Opinion

The Oscars are finally taking black art seriously

It's about time!

The Academy Award nominations are in, and two things are clear. First, we've come a long way in our nationwide conversation about diversity in film. And second, films featuring non-white protagonists make real money.

Moonlight — a beautiful coming-of-age tale about a gay black man — outperformed expectations at the box office. Fences — based on the August Wilson play about a working-class black family in the 1950sturned out to be the third highest-grossing film on Christmas Day. And Hidden Figures — about brilliant black women at NASA during the space race with the Soviet Union — has been a box-office juggernaut. All three films also raked in Oscar nominations: eight for Moonlight, four for Fences, and three for Hidden Figures. Indeed, of the 20 actors nominated for Oscars this year, six are black — a record.

Reflect, for a moment, on just how quickly things have changed. Almost exactly a year ago, Fox Searchlight purchased Sundance darling Birth of a Nation — Nate Parker's project on Nat Turner's slave rebellion — for $17.5 million. As Kara Brown wrote then, the film's critical success felt like a response to the #OscarsSoWhite campaign protesting the near-total exclusion of black artists from last year's Academy Award nominees. But the lingering concern with Birth of a Nation was that the film's ecstatic reception participated in a long and patronizing history that too easily collapses the distinction between black art and black suffering. Exhausted and exasperated by a prestige system that only seems to reward the former when it's about the latter, Brown wrote:

Of the six films actually produced by black people that have been nominated for Best Picture at the Academy Awards, three are about slavery or slavery-adjacent violence against black people (The Color Purple, Django Unchained, and 12 Years A Slave). The fourth is Selma and the fifth is Precious, two movies that focus on black women being emotionally and physically beaten down in almost every way possible. The last is the The Blind Side, where a white woman who butts in and makes a black kid who was already a promising athlete into an even better athlete.

From a simple visual perspective, I'm tired of being told that I have to watch black actors in physical pain and endure mental abuse for two hours in order to be worthy of a distinction. [Jezebel]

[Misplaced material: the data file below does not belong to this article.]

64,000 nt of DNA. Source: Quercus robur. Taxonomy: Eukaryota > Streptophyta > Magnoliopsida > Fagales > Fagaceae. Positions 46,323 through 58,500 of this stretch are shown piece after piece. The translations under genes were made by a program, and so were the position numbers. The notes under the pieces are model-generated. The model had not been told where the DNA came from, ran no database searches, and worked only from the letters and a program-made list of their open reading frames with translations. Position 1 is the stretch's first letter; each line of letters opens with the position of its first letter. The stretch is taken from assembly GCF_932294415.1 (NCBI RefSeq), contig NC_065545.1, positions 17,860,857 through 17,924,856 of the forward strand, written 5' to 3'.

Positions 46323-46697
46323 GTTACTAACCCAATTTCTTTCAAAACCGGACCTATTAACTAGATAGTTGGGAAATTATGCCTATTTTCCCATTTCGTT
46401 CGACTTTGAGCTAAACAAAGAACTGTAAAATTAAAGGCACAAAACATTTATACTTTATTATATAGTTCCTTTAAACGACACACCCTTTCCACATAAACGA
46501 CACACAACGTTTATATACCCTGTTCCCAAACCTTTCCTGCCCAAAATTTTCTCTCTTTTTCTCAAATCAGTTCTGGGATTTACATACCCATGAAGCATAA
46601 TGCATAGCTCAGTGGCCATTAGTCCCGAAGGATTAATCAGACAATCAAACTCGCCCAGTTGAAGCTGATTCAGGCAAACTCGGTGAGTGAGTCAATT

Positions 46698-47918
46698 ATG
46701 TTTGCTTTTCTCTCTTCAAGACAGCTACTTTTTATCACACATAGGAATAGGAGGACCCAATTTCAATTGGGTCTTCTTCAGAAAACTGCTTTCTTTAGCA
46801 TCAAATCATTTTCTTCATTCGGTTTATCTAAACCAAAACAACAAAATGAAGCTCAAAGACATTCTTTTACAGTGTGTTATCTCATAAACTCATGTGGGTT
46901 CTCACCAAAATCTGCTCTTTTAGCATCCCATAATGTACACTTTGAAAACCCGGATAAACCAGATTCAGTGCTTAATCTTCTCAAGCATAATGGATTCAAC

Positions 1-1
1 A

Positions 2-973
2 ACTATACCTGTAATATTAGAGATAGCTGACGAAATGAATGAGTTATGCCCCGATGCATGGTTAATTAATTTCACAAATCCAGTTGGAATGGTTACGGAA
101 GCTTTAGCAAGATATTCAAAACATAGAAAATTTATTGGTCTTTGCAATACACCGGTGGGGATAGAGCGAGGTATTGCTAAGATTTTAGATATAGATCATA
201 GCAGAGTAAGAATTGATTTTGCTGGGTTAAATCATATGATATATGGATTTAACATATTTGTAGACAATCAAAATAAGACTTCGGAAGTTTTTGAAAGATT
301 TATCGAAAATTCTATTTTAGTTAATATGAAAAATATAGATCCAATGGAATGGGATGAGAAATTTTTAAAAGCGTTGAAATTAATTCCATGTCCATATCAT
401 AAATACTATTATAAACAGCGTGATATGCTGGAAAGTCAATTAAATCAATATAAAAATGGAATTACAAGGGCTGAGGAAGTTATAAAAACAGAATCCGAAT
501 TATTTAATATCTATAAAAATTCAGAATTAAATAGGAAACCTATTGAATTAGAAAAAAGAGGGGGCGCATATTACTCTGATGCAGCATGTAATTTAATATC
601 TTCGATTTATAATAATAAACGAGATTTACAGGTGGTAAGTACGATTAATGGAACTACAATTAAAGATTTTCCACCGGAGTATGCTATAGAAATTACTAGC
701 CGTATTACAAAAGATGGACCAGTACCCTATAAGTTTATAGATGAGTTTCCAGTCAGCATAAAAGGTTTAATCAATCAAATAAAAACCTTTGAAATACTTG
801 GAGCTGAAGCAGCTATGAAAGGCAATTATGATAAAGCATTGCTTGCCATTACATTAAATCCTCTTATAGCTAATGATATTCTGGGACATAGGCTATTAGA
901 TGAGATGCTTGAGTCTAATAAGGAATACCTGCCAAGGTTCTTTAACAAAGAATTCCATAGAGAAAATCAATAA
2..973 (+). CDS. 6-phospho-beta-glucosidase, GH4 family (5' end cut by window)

Brown was right then, and she's right now.

It's telling, then, that Birth of a Nation — which this time last year was expected to sweep the Oscars — wasn't even nominated for any Academy Awards. This is in large part a result of revelations about director Nate Parker's history of alleged sexual assault — and it's worth noting that Casey Affleck's Oscar chances were unaffected despite similar revelations. That reflects just how little the Academy Awards can tell us about the actual "quality" of the works in question: Whether Parker's film was initially embraced for reminding us that slavery was bad or rejected thanks to unevenly applied concerns over the treatment of women, the response is clearly separate from the film's artistic merits. If we know anything about the Oscars, it's that merit will never be the primary consideration.

Still, this year's slate of Oscar nominations, with the largest number of black nominees ever, is a victory on two fronts. Not only does this herald a real shift toward a broader recognition of black art, it does so by recognizing films in which black people — rather than endure the things done to them — are the agents driving things forward.

And the list is impressive: Fences, Hidden Figures, and Moonlight all got nominations for Best Picture. Ruth Negga from Loving was nominated for Best Actress, and Viola Davis was nominated for Best Supporting Actress in Hidden Figures (making her the first black actress to get three Oscar nominations). Joi MicMIllon became the first black woman to be nominated for Best Editing, for Moonlight. Naomie Harris was nominated for Best Supporting Actress in Moonlight, as was Octavia Spencer for Hidden Figures. (That, by the way, makes Spencer the first black actress to be nominated for a second Oscar after winning one.) Denzel Washington is up for Best Actor in Fences, and Mahershala Ali got a nod for Supporting Actor in Moonlight.

Then there are the documentaries that center black American experience: From I am Not Your Negro to 13th and O.J.: Made in America, the nominees offer a serious corrective to a vision of art that has largely excluded black art or — when it includes it, made it all about what was done to them, rather than what they did.

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